Switching to the latest in Asia where it’s a bit of a mixed end to the week for markets. Yesterday’s weaker session for the Yen (-0.78%) is helping the Nikkei (+0.53%) to climb while the Shanghai Comp (+0.27%) is also a touch higher. The Hang Seng is little changed while the Kospi (-0.15%) and ASX (-0.36%) have edged lower. Earnings in the region are dictating much of the moves this morning across bourses however. Elsewhere US equity index futures are up following better than expected quarterly earnings from Alphabet after the close which sent shares up 4% in extended trading. Amazon did however disappoint after the close.
There’s also been some important data released in Japan this morning. In terms of consumer prices, headline CPI has remained unchanged in September at -0.5% yoy as expected, while the core was also unchanged at -0.5% yoy and in line with the market. The core-core reading (0.0% yoy vs. +0.1% expected) was softer than expected however after declining two-tenths from August. Meanwhile household spending (-2.1% yoy vs. -2.7% expected) wasn’t as weak as expected and the jobless rate was reported as declining one-tenth to +3.0% (vs. +3.1% expected). That matches the joint lowest reading in 21 years. It’s worth noting that the BoJ meet next week with some suggestion that they may look to revise their inflation outlook.
The moves this morning come after the S&P 500 finished -0.30% last night and in doing so closed lower for the third time in a row for the first time since early September. REITS felt it again given the moves in rates with the sector alone down -2.45%. Telecoms had a better day as did financials. Earnings also played their part with better than expected results for Dow Chemical and Bristol-Myers Squibb offset by declines for UPS and Simon Property following their latest quartiles. In Europe the Stoxx 600 (-0.01%) finished virtually unchanged following a choppy day. Amazingly in the last 5 sessions the index has closed either flat or -0.01% on 3 of them. Directionless. Much like the US however, European Banks (+1.18%) had another good day and have now finished higher in 7 out of the last 8 sessions. The Stoxx 600 Banks index is now at the highest since May 30th. Interestingly, the last time we were there US 10y yields were 1.851%. So the positive correlation between the sector and yields continues.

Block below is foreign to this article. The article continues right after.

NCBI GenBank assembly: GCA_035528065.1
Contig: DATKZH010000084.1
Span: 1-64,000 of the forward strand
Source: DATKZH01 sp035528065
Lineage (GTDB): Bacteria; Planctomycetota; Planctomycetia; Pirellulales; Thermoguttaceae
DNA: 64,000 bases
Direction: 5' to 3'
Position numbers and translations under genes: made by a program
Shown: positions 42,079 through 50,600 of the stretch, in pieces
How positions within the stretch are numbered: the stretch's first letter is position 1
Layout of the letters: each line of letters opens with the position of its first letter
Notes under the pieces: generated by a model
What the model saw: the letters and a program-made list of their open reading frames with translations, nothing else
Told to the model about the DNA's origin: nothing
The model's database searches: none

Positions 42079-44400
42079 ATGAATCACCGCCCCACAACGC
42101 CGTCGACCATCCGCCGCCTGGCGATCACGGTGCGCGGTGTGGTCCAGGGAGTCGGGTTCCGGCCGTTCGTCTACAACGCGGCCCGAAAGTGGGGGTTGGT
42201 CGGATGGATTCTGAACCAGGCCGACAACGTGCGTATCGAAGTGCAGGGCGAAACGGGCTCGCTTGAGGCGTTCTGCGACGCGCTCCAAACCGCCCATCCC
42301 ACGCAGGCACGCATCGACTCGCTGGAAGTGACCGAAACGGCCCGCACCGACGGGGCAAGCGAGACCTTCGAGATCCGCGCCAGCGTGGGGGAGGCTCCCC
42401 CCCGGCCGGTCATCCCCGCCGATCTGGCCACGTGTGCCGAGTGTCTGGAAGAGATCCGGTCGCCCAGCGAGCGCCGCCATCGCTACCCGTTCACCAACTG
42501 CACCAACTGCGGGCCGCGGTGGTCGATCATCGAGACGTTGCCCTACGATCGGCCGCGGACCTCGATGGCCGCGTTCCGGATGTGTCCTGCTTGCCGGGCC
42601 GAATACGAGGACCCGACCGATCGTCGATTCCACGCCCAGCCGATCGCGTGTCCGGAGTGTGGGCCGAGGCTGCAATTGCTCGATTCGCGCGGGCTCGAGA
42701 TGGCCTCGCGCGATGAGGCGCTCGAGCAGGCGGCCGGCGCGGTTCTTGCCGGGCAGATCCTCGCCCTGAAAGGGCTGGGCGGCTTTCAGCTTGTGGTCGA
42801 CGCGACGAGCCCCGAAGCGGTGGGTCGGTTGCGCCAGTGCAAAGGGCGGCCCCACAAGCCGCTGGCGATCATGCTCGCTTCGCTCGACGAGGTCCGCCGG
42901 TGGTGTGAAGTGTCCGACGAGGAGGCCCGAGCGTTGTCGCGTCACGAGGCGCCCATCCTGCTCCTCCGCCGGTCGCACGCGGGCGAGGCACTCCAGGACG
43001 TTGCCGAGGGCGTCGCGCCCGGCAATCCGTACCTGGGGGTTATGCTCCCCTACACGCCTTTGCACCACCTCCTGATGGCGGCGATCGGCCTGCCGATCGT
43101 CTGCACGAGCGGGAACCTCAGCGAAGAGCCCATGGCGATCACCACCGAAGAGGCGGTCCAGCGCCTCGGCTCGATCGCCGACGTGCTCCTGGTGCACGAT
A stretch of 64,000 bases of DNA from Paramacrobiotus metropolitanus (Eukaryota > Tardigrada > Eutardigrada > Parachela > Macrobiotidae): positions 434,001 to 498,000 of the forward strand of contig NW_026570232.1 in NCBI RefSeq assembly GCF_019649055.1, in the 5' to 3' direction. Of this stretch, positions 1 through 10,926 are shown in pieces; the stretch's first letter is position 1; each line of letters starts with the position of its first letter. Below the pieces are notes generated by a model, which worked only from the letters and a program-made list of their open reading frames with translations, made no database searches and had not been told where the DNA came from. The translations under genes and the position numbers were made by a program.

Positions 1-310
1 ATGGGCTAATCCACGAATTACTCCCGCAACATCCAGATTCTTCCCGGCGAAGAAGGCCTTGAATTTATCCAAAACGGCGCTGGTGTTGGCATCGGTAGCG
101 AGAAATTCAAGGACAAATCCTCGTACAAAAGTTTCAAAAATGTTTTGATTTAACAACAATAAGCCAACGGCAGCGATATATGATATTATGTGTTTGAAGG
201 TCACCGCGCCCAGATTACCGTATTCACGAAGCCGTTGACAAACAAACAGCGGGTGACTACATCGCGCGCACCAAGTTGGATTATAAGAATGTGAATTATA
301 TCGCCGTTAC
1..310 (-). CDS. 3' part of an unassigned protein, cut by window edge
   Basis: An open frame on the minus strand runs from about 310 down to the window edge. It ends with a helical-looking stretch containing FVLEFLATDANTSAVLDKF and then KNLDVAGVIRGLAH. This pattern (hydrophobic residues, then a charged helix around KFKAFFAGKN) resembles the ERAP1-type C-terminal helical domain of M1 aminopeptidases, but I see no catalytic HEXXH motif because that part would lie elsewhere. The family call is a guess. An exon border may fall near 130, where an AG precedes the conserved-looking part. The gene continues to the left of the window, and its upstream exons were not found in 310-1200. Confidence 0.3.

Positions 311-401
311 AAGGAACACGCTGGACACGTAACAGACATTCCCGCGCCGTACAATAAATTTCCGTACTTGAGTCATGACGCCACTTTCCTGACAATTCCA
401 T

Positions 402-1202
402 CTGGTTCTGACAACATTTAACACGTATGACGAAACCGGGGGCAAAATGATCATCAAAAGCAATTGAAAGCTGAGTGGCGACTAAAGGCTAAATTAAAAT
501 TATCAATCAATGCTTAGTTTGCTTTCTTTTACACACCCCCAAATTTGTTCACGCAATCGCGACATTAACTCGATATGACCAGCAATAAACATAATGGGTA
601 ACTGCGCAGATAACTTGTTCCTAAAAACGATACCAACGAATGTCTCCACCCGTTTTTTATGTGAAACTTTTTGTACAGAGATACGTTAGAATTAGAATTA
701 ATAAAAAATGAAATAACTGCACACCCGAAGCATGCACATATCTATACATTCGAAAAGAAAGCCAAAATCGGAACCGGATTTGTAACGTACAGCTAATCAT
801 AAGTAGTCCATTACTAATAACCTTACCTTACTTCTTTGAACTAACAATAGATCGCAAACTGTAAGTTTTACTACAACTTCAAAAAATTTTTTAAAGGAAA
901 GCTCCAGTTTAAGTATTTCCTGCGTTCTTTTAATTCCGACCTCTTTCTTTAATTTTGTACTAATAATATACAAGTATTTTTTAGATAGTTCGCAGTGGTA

In terms of the US durable and capital goods orders data yesterday that we highlighted at the top, headline durable goods orders declined slightly in September (-0.1% mom vs. 0.0% expected) although ex-transportation did rise +0.2% mom as expected. The weakness was in core capex orders however which tumbled -1.2% mom last month (vs. -0.1% expected). Core shipments (+0.3% mom) met expectations. In fairness the core capex order decline was offset by the upwardly revised +1.2% mom print for August. Elsewhere, initial jobless claims declined 3k last week to 258k. Pending home sales (+1.5% mom vs. +1.0% expected) rose a little bit more than expected in September while there was no change in the Kansas City Fed’s manufacturing survey index at +6.